For his part, Dr. Paul Garfinkel, Chair, Mental Health Working Group, Ontario Hospital Association, and President and Chief Executive Officer, Centre for Addiction and Mental Health, stressed the enormous symbolic value of reforming the CHA:
I think changing the
Canada Health Act would be hugely powerful from a symbolic point of view. It would be saying that we are correcting a wrong. We did not understand mental illnesses years ago and now we realize that they are like any other form of human pain and suffering. That would be dramatic.
Mr. Service also insisted on the significance of not treating mental health, mental illness and addictions as if they were fundamentally different from other health issues:
If we conceive of mental health, mental illness and addictions as part of and central to the operations of the entire health system, we then make an extremely important structural change that brings mental illness into prime time as opposed to it being ghettoized over here with just the “crazy people” that nobody has to really deal with or the “worried well” for whom we have no time to deal with.
Ms. Chambers stressed to the Committee that in order to assist individuals living with mental disorders to take full advantage of their rights, it was necessary also to provide specific resources at the national level. She told the Committee:
I would like to emphasize that hand-in-glove with the idea of educating people, it is important to have a national mental health legal advocacy resource that is accountable to consumers. It is not just prejudice in the general community, but particularly prejudice and discrimination in the mental health system itself — it is allowed under the law — that needs addressing. It is critical to have both those pieces involved.
3.4.2 The Need for Policy Reform
In general, witnesses suggested that policy can be easier to change than attitudes, and that every effort should be made to do so. This is how Ms. Stuart put it:
We are hoping that a third generation of research may focus on the kinds of social structure that … really perpetuate social inequity and discrimination — the structures and organizations, the policies and the programs that make this happen. It is difficult to change attitudes but you can change policies much more easily.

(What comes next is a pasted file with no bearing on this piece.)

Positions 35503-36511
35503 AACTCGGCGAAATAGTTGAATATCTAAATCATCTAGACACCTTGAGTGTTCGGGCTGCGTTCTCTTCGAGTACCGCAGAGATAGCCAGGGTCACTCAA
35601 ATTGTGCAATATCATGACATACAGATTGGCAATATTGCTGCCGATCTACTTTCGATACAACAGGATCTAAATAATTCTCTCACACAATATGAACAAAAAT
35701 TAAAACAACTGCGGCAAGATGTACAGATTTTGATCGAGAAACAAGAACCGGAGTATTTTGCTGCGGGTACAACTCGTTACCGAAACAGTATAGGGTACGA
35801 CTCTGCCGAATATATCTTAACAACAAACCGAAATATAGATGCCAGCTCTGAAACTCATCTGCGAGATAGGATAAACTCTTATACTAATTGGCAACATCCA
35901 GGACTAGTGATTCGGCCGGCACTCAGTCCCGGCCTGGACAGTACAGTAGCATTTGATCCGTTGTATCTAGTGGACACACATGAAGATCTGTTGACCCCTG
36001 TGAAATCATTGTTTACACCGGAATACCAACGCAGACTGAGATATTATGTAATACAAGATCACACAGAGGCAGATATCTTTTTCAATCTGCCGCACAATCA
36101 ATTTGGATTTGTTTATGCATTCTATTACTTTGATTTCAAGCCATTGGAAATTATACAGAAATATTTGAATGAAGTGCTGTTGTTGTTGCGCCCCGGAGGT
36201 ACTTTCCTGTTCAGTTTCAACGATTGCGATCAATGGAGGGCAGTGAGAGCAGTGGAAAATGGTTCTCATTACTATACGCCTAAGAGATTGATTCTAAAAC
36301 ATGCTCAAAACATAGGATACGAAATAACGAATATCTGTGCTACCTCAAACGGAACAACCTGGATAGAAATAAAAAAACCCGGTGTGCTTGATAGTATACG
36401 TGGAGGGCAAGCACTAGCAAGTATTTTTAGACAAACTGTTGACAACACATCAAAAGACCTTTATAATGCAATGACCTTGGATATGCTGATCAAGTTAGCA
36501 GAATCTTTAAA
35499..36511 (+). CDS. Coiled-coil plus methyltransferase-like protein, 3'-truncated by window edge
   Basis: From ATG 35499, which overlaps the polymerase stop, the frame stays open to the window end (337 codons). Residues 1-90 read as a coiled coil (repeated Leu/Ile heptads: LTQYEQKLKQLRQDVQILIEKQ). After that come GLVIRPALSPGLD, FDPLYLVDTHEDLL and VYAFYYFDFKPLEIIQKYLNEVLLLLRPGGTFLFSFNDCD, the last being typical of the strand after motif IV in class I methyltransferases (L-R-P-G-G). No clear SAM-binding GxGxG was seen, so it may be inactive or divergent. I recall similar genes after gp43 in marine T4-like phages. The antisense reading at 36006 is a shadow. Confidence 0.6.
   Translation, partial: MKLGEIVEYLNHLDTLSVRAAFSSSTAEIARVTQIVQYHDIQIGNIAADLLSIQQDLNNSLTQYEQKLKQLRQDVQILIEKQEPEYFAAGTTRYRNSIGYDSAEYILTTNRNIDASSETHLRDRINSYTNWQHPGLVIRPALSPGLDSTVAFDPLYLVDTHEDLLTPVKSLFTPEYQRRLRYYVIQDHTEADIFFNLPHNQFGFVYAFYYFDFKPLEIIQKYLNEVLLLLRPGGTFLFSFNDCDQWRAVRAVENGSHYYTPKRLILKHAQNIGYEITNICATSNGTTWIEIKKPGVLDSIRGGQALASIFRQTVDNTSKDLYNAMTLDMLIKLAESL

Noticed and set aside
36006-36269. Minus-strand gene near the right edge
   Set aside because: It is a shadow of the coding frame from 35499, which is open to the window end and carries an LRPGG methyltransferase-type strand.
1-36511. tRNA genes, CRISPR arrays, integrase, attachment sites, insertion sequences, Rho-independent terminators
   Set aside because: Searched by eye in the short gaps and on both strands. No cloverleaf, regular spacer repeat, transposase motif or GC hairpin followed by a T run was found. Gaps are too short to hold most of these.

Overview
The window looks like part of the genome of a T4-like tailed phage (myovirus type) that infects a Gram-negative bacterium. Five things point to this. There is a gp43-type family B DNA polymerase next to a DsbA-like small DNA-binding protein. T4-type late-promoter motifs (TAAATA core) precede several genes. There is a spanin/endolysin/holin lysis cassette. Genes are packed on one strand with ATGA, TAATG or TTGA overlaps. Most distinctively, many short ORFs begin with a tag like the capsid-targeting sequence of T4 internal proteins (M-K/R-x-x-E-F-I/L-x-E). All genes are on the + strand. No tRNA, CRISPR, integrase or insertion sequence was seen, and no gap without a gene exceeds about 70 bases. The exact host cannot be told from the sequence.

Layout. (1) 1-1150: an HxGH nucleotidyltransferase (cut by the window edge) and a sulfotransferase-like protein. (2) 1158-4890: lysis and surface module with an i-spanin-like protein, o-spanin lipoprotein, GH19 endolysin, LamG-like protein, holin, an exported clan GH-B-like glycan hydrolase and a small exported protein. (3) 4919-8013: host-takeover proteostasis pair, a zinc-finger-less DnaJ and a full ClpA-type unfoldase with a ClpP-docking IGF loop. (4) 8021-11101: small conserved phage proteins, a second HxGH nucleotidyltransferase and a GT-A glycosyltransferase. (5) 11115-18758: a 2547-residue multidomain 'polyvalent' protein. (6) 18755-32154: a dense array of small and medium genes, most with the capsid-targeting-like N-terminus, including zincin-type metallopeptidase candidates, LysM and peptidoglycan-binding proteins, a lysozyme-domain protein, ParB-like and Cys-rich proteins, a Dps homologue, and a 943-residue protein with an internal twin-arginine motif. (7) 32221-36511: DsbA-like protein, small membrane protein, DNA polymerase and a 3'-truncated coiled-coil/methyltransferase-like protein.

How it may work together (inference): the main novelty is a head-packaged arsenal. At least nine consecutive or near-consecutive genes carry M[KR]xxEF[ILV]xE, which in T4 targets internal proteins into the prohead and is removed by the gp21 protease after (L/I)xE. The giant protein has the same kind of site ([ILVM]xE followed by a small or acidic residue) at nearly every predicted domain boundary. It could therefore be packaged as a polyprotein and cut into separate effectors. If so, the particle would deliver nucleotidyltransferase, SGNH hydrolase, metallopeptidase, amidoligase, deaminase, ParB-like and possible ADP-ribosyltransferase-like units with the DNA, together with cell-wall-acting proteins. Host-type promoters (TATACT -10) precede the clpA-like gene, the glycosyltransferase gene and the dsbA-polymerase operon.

In this vein, Dr. Patel called for a “review of federal health policies and programs to ensure the mental illness is on par, in terms of benefits, with other chronic diseases and disabilities.” Mr. Storey gave the following illustration of the kinds of change that he feels are needed:
A number of policy changes are required in addition to protecting the actual dollars for mental health. Medical billing schedules and procedures, extended health benefits, pension plans, et cetera, do not recognize the special features and challenges of mental illness and create unnecessary obstacles to recovery and health. For example, in
British Columbia, a family doctor can bill for only four counselling sessions per patient per year; yet, most people with depression go to see their family doctor. Though antidepressant medication is a helpful adjunct, alone it is not sufficient to help people deal effectively with that sometimes debilitating condition. Doctors are not in a position to provide the help required for a person in a depression.